- “I don’t expect any discussion on that [the ECB’s bondholdings] at least for the remainder of this year and into next year. So we will focus on [interest] rates,” said Klaas Knot, who sits on the ECB’s rate-setting committee as governor of the Netherlands central bank, in a panel discussion at the World Economic Forum in Davos, Switzerland. “That will imply that we will have a large balance sheet for still some time to come.”
- Fabio Panetta, who sits on the ECB’s six-member executive board, said the ECB would “be much more able to anticipate the consequences of gradually adjusting rates while keeping our balance sheet constant,” in a speech on Wednesday in Frankfurt.
Export Curbs Spread Globally, Adding to Food-Inflation Pressures – Wall Street Journal, 5/25/2022
- Countries around the world have enacted a wave of export curbs on food since the start of the Ukraine war, a trend that economists say risks aggravating shortages and global food-price inflation.
- On nearly every continent, nations have put new restrictions and bans on products ranging from wheat, corn and edible oils to beans, lentils and sugar. Lebanon has even banned the export of ice cream and beer.
- On Monday, Malaysia’s government said it would halt the export of 3.6 million chickens a month starting on June 1, citing tight supplies and high prices. “The government’s priority is the people,” Prime Minister Ismail Sabri Yaakob said.
- India, which banned wheat exports earlier this month, on Wednesday said it would set a cap on sugar exports between June 1 and Oct. 31.
- In all, 26 countries have implemented some form of export restriction on food or fertilizer in 2022, according to the International Food Policy Research Institute in Washington, D.C. Restrictions include outright bans on exports as well as taxes and special licensing regimes.
- Global food prices in April were 30% higher than a year earlier, according to an index published by the Food and Agriculture Organization of the United Nations.
- Meat prices were up 17%, prices for cereals such as wheat and maize were up 34% and vegetable oil prices were 46% higher.
Singapore sees 2022 GDP at lower end of forecasts amid war, supply chain woes – Reuters, 5/25/2022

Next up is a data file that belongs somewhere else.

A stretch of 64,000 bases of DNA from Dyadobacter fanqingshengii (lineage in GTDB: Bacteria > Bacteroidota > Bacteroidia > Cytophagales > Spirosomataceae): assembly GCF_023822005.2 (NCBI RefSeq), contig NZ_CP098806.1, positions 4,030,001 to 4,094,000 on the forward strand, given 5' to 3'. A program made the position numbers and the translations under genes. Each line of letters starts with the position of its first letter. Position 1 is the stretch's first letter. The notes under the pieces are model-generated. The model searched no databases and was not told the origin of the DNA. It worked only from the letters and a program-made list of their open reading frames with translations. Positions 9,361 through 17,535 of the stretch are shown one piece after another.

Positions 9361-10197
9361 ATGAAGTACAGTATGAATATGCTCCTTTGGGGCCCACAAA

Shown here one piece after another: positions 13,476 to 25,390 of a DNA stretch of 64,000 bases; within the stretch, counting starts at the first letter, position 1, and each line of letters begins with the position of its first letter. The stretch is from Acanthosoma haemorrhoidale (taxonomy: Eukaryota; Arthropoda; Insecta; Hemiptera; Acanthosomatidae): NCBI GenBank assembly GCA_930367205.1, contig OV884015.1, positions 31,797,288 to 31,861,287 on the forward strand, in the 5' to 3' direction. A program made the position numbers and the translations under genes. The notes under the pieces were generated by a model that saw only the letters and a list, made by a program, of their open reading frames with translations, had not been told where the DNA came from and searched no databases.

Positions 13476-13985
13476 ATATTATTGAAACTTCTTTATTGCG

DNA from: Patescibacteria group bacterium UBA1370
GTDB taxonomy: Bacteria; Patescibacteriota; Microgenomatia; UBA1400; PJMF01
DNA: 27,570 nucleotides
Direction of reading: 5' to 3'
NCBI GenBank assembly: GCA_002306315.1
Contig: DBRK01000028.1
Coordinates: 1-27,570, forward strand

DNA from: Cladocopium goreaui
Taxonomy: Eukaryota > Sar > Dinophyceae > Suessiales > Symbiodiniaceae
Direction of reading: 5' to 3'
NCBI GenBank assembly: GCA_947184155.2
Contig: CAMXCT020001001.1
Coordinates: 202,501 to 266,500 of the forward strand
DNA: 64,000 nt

- Singapore’s economy expanded more than initially estimated in the first quarter but annual GDP will likely be in the lower half of the government’s forecast range, officials said on Wednesday, citing war in Ukraine and supply chain disruptions.
- Gross domestic product (GDP) grew 3.7% year-on-year in the first quarter, the Ministry of Trade and Industry (MTI) said, higher than the government’s advance estimate of 3.4% but matching analysts’ forecasts in a Reuters poll.
- The MTI maintained its 2022 GDP growth forecast at 3% to 5%, but said growth is more likely to come in at the lower half of this range, due to uncertainties stemming from the Russia-Ukraine conflict and stringent COVID-19 measures in China.
TotalEnergies to Buy Stake in U.S. Wind and Solar Company in Green-Energy Push – Wall Street Journal, 5/25/2022
- TotalEnergies said it would buy a 50% stake in U.S. renewables company Clearway Energy Group in a deal worth about $2.4 billion, the latest move by an oil major to expand in wind and solar power.
- The French energy giant is acquiring the stake from Global Infrastructure Partners for $1.6 billion in cash plus an interest in a TotalEnergies unit that owns about half of U.S. residential solar business SunPower.
- The Clearway deal will expand TotalEnergies’ reach in the U.S. green-power sector and comes as the world’s largest energy companies seek to transition away from oil and gas toward lower carbon power amid pressure from consumers, investors and governments.
- TotalEnergies said Wednesday that Clearway is the fifth-largest U.S. renewables player, with 7.7 gigawatts of wind and solar power, and a pipeline of more than three times that volume of renewable and storage projects.
- The Constitutional Convention convened in Philadelphia under the leadership of George Washington, in order to establish a new U.S. government. (1787)
- John Scopes was indicted for teaching Darwin’s theory of evolution. (1925)
- Muhammad Ali knocked Sonny Liston out cold in the first round, after 1 minute and 56 seconds, for the world heavyweight title. (1965)
- The Gateway Arch was dedicated in St. Louis. (1968)
- The worst air disaster in U.S. history (excluding the Sept. 11 attacks) occurred when a DC-10 crashed at Chicago’s O’Hare airport, killing over 270 people. (1979)